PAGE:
The convoluted configuration of arms 15 coupled with the limited degree of compressibility and expansibility thereof makes the arms what could be referred to as frequency converters. High frequency vibrations are reflected from the walls that define arms 15, and the movement of these walls as arms l5 flex lowers the frequency of these vibrations so that they are relatively low frequency and relatively harmless vibrations by the time that they are imparted to socket 16. The greater the number of convolutions, the greater will be this frequency conversion effect, but, on the other hand, care must be taken to avoid using so many convolutions that extensive up and down and side-to-side movement ofsocket 16 is permitted.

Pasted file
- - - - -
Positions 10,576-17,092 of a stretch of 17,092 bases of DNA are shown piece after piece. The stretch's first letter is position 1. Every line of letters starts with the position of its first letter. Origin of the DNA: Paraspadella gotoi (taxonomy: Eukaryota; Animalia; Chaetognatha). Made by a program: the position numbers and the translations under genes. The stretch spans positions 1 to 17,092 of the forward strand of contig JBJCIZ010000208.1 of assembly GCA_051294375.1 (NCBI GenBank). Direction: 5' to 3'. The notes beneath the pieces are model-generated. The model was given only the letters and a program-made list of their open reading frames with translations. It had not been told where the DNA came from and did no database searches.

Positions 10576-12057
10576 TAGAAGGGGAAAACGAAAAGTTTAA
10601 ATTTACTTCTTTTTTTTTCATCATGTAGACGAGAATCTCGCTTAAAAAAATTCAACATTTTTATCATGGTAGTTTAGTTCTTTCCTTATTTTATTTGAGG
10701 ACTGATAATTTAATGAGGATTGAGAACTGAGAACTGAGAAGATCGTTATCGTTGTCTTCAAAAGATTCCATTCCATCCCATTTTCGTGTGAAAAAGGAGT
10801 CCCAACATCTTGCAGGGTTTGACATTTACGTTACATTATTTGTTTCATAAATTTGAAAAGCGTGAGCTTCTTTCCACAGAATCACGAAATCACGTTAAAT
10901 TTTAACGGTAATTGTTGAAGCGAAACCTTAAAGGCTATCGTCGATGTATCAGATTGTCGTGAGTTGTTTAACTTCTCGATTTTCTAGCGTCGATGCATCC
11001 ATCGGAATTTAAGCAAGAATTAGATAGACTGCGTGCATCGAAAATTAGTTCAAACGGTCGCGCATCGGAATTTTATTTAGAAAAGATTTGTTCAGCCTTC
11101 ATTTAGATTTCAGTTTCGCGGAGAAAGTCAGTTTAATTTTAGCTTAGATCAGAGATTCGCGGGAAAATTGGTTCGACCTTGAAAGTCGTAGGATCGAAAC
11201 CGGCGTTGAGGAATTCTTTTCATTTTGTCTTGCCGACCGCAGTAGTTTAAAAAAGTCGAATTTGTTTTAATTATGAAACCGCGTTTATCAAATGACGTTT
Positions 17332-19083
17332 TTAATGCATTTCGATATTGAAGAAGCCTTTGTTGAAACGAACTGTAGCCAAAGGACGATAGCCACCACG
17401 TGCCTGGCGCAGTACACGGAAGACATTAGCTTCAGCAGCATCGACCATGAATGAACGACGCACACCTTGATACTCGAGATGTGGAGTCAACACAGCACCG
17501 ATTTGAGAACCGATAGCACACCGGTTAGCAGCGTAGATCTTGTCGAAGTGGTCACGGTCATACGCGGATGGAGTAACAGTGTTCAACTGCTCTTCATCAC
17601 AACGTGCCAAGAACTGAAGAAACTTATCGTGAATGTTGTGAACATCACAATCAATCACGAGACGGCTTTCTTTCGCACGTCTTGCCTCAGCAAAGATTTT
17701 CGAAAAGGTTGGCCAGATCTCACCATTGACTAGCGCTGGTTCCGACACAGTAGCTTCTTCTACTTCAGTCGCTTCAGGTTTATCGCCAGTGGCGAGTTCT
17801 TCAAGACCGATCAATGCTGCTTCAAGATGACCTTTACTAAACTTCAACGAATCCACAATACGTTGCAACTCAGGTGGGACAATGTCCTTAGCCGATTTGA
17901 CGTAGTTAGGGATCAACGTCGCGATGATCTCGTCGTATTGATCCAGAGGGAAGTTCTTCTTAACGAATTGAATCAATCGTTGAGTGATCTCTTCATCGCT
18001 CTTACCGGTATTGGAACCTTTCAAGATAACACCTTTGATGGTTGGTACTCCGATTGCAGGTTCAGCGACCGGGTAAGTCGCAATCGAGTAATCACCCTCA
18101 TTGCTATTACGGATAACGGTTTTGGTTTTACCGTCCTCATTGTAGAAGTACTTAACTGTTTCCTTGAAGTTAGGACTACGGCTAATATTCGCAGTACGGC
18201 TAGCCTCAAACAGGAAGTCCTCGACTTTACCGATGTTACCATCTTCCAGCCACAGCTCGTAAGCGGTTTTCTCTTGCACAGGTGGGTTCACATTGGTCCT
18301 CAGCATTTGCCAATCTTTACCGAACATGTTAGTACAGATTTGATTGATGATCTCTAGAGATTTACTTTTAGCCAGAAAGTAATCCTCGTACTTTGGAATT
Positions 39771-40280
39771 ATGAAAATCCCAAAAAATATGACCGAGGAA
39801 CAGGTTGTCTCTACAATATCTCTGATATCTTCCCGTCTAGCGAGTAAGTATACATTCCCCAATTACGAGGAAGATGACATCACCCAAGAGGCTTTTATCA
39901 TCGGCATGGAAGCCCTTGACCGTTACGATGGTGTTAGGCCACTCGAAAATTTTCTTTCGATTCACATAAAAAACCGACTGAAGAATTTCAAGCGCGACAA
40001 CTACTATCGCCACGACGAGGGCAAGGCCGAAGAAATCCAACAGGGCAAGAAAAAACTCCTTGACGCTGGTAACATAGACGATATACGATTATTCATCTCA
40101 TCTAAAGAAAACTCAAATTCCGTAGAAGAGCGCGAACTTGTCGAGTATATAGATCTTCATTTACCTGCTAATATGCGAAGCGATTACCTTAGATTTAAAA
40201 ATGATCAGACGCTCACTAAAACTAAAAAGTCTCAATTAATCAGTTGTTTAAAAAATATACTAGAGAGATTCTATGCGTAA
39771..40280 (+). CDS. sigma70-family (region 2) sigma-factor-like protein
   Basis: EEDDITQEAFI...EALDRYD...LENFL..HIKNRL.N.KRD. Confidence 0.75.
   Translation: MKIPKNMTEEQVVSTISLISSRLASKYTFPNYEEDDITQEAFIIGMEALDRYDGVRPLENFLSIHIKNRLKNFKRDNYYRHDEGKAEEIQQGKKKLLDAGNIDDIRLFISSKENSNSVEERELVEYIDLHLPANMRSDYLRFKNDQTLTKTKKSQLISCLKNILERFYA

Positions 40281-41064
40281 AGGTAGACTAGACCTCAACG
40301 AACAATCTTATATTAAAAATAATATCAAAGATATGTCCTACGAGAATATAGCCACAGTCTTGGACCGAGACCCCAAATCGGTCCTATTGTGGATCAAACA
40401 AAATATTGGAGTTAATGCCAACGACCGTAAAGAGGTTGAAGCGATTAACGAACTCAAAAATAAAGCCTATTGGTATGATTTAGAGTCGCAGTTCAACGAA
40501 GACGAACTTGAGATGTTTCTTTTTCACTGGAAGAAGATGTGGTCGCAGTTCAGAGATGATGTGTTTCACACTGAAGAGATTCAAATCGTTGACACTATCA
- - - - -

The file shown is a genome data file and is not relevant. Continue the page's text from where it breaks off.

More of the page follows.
It is highly desirable that each arm be connected to part 16b of socket 16 as high up on socketl6 as possible, since the closer this connection is to the filament of the bulb supported by socket 16, the shorter is the radius of curvature described by the filament as the bulb moves back and forth out of the vertical plane, so the smaller is the chance of the bulb becoming out of focus with respect to lenses 11 as a result of such movement. Thus arms 15 are connected to part 16a of socket 16 adjacent the open end thereof and at the positive" peaks of the corrugations. For the same reason, attachment of arms 15 to partition 13 at the lowermost point or negative peaks of arms 15 is desirable. 1